So the build-up to Christmas has to be all about endless trips to the shops and trawling the internet for presents? Think again – as the mercury drops there is no need to let your adrenaline levels dip too, not when a winter wonderland of adventures tempt around Scotland. And the good news is that you won’t need to have your own ski gear as this quintet of activities are open to anyone without a piste in sight.


It is fair to say that some Scottish islands nigh hibernate in winter. Not so Mull. This Hebridean charmer really comes into its own in winter when the red deer descend from the high hills and can be much more easily spotted – as can myriad wildlife on land, in the waters and in the skies. Easily spotted too are otters, even in Tobermory Bay. Did you realise you can book Tobermory Hostel with Hostelling Scotland’s ‘Rentahostel’ scheme and enjoy your own exclusive wildlife weekend with friends and family?

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Peer out the window and you may well see porpoises or dolphins. Head out the front door and a coastal walk may even bring the reward of a whale in the Sound of Mull. For more otters, sea eagles and migratory birds hook up with Nature Scotland, a wildlife operator that still offer tours during winter – they know it’s a brilliant time for wildlife safaris too and they’ll kit you out with binoculars. If you’ve a car or two wheels exploring on your own is great fun as well.

Mull is alive with wildlife and if you sit still around the coast it will start to come to you. There is nothing quite like seeing an otter splash around the shore feasting on a crab or the sheer elegance of that flying barn door of the Scottish ornithological scene, the sea eagle, cutting wide loops in the sky above.



Deep in Highland Perthshire, Bowland Trails set imaginations and pulses racing no matter your age with their 39 Husky dogs. Since 1994 John and Mary Carter have been introducing people to their sled dogs – prepare to meet the likes of ‘Atomic, ‘Bat’ and ‘Bear’.

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You are not here to just meet and learn about the dogs – though that is a sheer delight too. You will be getting stuck in, donning a helmet and goggles to go ‘mushing’ on an adrenaline-pumping sled dog ride. You get the chance to get stuck in on a Husky dog experience spread over one or two days with their British, European and World Championship Sprint Racing Team Siberian Huskies. It’s a spirit-soaring experience whooshing through the Perthshire countrywide with these graceful dogs leading the way. There is plenty of opportunity for a Husky selfie and to fuss over these loveable animals. For kids this is the stuff of Disney films come alive.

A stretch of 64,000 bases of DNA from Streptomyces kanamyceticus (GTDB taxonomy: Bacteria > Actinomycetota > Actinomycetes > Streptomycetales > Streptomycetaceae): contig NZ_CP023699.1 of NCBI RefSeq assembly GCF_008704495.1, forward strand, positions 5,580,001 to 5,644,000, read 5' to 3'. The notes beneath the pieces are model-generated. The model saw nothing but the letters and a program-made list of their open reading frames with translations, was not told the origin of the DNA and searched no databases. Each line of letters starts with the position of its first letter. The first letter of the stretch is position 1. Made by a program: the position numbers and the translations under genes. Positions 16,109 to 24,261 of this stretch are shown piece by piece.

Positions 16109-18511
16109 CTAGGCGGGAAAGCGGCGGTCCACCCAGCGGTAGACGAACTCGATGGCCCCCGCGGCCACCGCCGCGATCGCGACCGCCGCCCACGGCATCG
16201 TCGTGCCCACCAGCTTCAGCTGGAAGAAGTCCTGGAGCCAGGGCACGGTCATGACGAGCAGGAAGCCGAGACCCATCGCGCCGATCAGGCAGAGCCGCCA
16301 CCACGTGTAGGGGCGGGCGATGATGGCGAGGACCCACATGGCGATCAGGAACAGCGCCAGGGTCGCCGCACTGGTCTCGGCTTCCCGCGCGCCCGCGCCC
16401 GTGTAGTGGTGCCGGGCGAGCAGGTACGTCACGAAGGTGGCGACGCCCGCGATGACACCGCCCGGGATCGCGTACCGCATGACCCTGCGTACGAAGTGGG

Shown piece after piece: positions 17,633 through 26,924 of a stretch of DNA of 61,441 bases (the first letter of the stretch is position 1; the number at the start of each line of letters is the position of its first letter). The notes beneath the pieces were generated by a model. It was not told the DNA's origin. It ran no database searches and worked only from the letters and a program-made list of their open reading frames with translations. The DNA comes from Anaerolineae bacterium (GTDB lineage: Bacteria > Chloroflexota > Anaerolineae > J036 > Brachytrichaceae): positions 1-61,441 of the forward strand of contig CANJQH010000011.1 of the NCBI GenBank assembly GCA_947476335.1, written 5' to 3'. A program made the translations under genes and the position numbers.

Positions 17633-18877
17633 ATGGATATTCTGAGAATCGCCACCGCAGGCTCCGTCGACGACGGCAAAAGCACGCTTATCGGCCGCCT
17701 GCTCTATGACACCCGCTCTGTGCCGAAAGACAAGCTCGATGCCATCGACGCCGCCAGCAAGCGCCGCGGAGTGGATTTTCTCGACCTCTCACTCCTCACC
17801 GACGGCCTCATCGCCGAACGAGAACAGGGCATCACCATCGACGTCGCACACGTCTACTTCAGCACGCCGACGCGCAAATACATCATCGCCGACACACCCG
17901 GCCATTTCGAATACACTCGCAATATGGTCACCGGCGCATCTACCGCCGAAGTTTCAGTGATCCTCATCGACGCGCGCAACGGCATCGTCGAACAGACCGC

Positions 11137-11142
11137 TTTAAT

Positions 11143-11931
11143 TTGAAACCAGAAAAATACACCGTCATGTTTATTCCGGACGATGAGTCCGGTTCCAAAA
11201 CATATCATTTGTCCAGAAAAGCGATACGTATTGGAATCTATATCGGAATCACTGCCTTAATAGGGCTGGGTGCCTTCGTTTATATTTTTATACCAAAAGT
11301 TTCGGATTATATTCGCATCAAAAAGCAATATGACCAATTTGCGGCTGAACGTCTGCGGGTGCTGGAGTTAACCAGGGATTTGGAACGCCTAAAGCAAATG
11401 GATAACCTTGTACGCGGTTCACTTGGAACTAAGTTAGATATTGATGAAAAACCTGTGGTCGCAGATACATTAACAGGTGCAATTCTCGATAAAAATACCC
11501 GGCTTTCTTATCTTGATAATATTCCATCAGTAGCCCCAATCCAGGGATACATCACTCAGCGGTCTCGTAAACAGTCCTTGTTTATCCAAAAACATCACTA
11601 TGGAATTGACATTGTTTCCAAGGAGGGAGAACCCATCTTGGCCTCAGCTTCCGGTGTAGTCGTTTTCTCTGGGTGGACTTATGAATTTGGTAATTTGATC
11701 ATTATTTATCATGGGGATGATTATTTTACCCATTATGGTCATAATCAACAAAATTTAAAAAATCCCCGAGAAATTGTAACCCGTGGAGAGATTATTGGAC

What could be more Christmassy than reindeer? Rudolph comes alive in the Highlands. The Cairngorms are home to the UK’s only free-ranging herd of wild reindeer. The herd is around 150 reindeer strong. They meander across the Cairngorm Mountains and the Glenlivet Estate in an area of about 30 miles.

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Throughout December and then again in February there are daily weather-dependent guided ‘Hill Trip’ tours into the wilds to see them. Or you can just meet a few of the reindeer at the ‘Paddocks’ at the Cairngorm Reindeer Centre and pick up a wee Christmas present at their shop. Afterwards a hike through the woodlands and around the waters of nearby Loch Morlich awaits. Circling the loch with the snow-capped mountains glistening back is guaranteed to get both the endorphins going as well as the festive vibe. You can get around in two to three hours, but you may just want to slow down and take it all in.



Interested in ice climbing but don’t want to risk tackling the Cairngorm Plateau in winter? Well then, it’s the Ice Factor for you. This is no poor substitute for the outdoors as the site boasts the world’s largest indoor ice climbing walls. There is more traditional rock climbing to try out as well as the ice climbing.

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The scale of the operation is impressive – we’re talking 500 tonnes of real snow and ice that stretches to a height of 12m. It is graded from beginner to expert, easy angled snow slopes through to more testing ice and rock mixed climbing.

The Ice Factor then works very well for beginners looking to learn the literal ropes with tuition that quickly takes away the fear factor and lets you enjoy yourself. And then it works equally well for skilled ice climbers looking to brush up their skills for the outdoor season ahead. The excellent café awaits to reward your efforts.



Did you even know you can snowshoe in Scotland? I said we weren’t heading into the high mountains in these festive activities – you can, just you won’t be wandering alone.

The expert guides of Tarmachan are on hand to take off through the lower slopes with the aim of reaching a high top, weather and avalanche forecast dependent. Forget the old anachronisms of tennis racquets on your feet – the snowshoes you pick up in Aviemore are high tech friends who work wonders in the powdery stuff.

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It’s quite a feeling being led into a white world that you may have considered strictly off limits to anyone without an ice axe and crampons, or a pair of skis. And with snowshoeing you get far more chance to actually appreciate those views that just fly by when you are skiing. By now you won’t be missing skiing one bit.